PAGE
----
updated 9 Nov 2011, 02:47
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Wed, Oct 20, 2010
China Daily
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Can Shu Qi really act?
by Chen Nan

Hong Kong's Hsu Chi has traveled a long way from her difficult days of the mid-90s. Her latest box office hit, a kungfu thriller, is further proof of her versatility. Chen Nan reports

Dubbed the "pretty vase" of showbiz, Hong Kong actress Hsu Chi (Shu Qi) says her latest role in the movie, Legend of the Fist: The Return of Chen Zhen, a kungfu thriller directed by Andrew Lau Wai-keung, was anything but powder and puff.

She plays Kiki, a Japanese spy in Shanghai posing as a nightclub singer.

The 34-year-old actress appeared at a news conference in Beijing recently to celebrate the box-office earnings of the movie, which grossed more than 100 million yuan ($15 million) since it opened in the mainland on Sept 21, 2010.

She said portraying the character's inner struggle, between her obsessive craving for ordinary life and her mission - to destroy the man she loves - was most challenging.

"She (Kiki) doesn't want to kill and has to resort to drinking heavily to numb herself. The emotion-charged role calls for essaying several layers," Hsu says.

She refers to the scene in which she kills her best friend and fellow nightclub singer (played by mainland actress Huo Siyan), so her cover is not blown, .

"Huo is a very good actress. Seeing her shed tears (when she is stabbed) helped me portray Kiki's inner struggles."

She also talks about the dancing scene with Donnie Yen, who plays Chen Zhen. "My character asks him to run away with me, but when he refuses I have to pretend to be fine and hide my feelings. It wasn't easy.

"I'm lucky there are so many great actors in the movie and for the good chemistry between us."

Playing Kiki also brought out Hsu's other talents. She sings all the songs in the movie, a soundtrack album is in the making. "While I like karaoke with friends. I never thought about becoming a singer. This role has made one," she says.

Kiki is shown as attractive, sexy and mysterious, reminding viewers of Hsu's role in the 2007 movie, Blood Brother.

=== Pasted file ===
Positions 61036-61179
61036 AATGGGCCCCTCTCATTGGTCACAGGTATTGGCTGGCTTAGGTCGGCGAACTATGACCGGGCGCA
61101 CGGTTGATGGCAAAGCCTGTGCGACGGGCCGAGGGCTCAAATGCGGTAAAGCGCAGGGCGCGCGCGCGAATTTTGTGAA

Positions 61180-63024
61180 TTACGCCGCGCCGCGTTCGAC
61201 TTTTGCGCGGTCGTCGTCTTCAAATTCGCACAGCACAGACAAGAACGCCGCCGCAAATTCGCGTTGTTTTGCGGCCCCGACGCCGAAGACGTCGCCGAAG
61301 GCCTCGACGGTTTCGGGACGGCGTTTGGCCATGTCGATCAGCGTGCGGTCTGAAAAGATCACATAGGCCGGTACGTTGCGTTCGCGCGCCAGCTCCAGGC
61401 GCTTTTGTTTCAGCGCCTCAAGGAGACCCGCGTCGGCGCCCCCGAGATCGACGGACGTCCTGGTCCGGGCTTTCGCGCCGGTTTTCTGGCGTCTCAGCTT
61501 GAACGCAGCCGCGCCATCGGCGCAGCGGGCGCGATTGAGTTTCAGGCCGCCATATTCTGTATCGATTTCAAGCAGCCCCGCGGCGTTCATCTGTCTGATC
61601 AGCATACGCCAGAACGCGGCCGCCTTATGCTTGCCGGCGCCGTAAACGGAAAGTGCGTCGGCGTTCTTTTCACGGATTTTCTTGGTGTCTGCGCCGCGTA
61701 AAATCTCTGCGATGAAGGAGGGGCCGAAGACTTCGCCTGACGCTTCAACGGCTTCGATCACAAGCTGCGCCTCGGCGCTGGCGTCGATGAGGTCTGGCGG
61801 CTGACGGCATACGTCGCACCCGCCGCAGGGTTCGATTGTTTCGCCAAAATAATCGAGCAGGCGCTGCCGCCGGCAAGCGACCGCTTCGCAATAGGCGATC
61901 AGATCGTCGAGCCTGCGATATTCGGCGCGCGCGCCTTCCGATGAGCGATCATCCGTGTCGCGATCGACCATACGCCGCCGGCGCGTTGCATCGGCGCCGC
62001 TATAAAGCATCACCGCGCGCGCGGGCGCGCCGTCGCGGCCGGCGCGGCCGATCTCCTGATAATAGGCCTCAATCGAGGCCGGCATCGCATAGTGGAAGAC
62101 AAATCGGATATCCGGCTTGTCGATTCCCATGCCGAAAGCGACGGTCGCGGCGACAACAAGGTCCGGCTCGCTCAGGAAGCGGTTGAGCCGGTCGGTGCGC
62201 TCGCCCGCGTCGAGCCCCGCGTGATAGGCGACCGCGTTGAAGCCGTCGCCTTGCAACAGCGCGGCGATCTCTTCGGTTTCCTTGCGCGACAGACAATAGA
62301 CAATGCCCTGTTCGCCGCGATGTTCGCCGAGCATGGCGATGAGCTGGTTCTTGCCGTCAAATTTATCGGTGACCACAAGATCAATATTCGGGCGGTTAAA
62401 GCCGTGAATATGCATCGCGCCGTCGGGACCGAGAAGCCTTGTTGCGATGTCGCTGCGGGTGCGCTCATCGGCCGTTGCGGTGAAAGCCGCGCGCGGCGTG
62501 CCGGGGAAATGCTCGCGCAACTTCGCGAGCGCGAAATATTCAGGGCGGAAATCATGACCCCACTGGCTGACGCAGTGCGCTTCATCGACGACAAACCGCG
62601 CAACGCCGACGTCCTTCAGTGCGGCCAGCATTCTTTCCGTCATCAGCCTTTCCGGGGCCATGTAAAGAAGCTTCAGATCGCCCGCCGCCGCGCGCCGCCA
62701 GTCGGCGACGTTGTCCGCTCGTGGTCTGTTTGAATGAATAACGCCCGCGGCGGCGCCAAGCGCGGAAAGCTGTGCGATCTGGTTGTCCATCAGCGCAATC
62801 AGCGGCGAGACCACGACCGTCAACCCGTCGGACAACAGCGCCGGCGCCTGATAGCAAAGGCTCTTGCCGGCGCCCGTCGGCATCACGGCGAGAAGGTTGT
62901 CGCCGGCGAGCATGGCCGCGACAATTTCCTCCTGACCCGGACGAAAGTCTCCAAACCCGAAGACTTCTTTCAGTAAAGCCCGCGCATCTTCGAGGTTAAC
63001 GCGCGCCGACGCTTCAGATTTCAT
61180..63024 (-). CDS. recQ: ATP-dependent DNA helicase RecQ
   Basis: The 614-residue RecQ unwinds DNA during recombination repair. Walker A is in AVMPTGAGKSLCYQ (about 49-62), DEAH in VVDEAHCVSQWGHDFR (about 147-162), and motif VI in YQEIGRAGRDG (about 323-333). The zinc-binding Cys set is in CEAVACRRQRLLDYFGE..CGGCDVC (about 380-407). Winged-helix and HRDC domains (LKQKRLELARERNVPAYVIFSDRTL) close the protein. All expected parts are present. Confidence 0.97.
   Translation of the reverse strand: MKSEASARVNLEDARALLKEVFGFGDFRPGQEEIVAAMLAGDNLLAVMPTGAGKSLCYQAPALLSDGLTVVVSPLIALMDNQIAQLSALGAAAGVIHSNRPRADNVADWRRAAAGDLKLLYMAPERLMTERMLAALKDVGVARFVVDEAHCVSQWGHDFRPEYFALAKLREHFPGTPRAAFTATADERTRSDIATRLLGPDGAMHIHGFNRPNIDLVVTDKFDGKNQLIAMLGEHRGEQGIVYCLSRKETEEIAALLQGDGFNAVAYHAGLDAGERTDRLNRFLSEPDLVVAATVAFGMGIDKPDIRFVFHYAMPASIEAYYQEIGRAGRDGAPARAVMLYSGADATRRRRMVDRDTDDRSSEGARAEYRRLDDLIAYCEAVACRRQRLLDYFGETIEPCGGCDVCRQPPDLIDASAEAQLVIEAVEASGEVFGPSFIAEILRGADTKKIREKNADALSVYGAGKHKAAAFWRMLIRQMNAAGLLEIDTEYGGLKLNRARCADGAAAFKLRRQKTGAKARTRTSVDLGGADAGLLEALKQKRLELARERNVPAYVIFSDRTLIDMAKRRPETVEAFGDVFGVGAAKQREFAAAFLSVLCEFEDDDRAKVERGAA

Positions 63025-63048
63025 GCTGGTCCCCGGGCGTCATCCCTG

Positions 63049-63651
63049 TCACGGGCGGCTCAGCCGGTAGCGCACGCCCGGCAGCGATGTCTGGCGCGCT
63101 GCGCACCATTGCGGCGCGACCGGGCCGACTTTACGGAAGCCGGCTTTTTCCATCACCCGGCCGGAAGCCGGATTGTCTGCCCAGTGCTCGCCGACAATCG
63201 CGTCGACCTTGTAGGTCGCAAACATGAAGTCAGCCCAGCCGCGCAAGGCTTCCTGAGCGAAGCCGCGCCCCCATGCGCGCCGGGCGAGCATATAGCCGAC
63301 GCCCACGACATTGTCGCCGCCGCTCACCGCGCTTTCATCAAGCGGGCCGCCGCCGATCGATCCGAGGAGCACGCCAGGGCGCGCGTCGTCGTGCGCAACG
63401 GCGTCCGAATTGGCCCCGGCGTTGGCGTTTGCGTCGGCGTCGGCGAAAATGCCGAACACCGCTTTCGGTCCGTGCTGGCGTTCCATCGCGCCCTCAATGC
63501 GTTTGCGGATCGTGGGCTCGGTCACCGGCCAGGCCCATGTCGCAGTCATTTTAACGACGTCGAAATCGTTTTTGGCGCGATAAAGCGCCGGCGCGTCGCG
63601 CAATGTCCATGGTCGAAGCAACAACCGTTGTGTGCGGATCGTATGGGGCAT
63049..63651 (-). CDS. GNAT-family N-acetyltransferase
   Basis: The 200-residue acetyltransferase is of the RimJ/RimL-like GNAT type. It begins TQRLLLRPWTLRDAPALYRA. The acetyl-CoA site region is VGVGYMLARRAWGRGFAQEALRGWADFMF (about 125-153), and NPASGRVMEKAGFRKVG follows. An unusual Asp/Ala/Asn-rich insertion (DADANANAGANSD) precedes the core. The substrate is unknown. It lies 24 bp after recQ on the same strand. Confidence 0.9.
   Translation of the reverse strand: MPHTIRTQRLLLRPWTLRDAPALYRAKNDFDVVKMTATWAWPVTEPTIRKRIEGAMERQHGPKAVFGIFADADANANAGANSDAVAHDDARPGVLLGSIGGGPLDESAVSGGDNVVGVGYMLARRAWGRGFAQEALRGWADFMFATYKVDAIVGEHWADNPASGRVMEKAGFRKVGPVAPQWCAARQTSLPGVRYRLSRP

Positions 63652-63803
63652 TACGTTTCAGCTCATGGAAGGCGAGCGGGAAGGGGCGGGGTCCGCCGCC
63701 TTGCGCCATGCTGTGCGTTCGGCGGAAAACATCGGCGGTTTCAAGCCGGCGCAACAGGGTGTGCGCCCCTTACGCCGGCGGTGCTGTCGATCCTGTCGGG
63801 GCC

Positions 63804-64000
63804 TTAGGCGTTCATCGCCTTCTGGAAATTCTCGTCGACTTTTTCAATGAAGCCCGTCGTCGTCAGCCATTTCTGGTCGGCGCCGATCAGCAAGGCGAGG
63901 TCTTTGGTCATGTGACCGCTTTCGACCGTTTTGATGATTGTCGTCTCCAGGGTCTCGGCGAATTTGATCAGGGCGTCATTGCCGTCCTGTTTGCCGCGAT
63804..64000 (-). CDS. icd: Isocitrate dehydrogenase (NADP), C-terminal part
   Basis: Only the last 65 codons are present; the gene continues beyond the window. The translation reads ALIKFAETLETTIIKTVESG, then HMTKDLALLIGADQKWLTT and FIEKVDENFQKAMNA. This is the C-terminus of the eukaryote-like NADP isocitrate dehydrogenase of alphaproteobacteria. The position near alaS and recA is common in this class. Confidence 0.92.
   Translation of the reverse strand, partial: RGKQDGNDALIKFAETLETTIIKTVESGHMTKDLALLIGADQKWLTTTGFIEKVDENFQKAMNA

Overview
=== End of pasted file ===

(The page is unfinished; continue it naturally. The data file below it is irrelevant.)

Asked about some critics who doubted her acting abilities, the actress, whom audiences have come to associate with simple, glam girl roles, remains calm. "I know that people find it difficult to see beyond my pretty face. The only way for me forward is to have plastic surgery," she jokes.

Hsu, who was born in Taiwan and moved to Hong Kong with her family when she was 17, has starred in more than 60 films. She has never denied the early days of her career in the mid-90s when she was a porn star.

"That was just for the sake of money," she says.

It is only in the past two years that the versatile actress has been able to direct attention to her acting abilities, with acclaimed performances in such movies as Hong Kong director Derek Yee's Viva Erotica. She was voted Best Supporting Actress and Best Newcomer at the Hong Kong Film Awards in 1997, for this movie.

Other accolades over the years include Best Actress at the Golden Horse Awards in 2005 for her three roles in Three Times by art-house director Hou Hsia-hsien.

Now, more than a decade later, the actress has emerged as one of the nation's most popular female stars, and is at ease with both praise and criticisms.

Even questions about her roles in porn films leave her unfazed and she is quick to point out without those days, she wouldn't be where she is today.

The actress starred in mainland director Feng Xiaogang's romantic comedy, If You Are the One, in 2008, which earned more than 300 million yuan ($45 million) in the mainland.

Hsu says her collaboration with mainland actor Ge You was much better on the sequel.

The actress was also invited to join the jury of the 58th Berlin Film Festival in 2008, and was a member of the jury at the Cannes Film Festival in 2009.

However, she says she has no interest in working in Hollywood. "I'm not that interested in making foreign movies," says Hsu, who appeared in the French blockbuster The Transporter in 2002 and had a bit part in the Hollywood movie New York, I Love You, in 2009.

"My English is not good and the cultural gap is huge. I encountered a similar situation when I first came to Hong Kong to make movies; it was painful and I don't want to go through that all over again," she adds.

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